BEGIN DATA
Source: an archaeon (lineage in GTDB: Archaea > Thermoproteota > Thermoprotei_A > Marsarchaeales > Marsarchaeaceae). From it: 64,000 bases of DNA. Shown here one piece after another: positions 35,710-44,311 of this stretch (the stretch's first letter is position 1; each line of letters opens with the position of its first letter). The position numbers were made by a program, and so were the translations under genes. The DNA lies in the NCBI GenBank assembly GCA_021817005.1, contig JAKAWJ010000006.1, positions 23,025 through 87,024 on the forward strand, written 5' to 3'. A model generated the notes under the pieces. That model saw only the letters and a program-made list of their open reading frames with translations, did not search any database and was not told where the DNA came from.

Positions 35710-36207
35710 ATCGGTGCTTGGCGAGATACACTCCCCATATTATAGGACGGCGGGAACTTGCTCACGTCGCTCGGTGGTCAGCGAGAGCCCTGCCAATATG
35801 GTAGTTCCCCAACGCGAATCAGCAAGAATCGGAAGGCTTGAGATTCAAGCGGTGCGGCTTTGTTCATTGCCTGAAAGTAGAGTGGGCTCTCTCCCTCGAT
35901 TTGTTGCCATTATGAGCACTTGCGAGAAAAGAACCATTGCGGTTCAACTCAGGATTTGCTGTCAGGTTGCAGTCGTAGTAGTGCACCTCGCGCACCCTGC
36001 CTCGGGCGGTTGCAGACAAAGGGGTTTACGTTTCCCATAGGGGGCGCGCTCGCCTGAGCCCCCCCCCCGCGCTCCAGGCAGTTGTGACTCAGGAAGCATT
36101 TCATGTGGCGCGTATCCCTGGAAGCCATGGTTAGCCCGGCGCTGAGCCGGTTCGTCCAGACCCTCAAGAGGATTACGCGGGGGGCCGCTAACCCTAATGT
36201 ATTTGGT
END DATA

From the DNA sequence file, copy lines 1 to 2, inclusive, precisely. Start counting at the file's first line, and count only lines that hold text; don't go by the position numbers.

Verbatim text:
Source: an archaeon (lineage in GTDB: Archaea > Thermoproteota > Thermoprotei_A > Marsarchaeales > Marsarchaeaceae). From it: 64,000 bases of DNA. Shown here one piece after another: positions 35,710-44,311 of this stretch (the stretch's first letter is position 1; each line of letters opens with the position of its first letter). The position numbers were made by a program, and so were the translations under genes. The DNA lies in the NCBI GenBank assembly GCA_021817005.1, contig JAKAWJ010000006.1, positions 23,025 through 87,024 on the forward strand, written 5' to 3'. A model generated the notes under the pieces. That model saw only the letters and a program-made list of their open reading frames with translations, did not search any database and was not told where the DNA came from.

Positions 35710-36207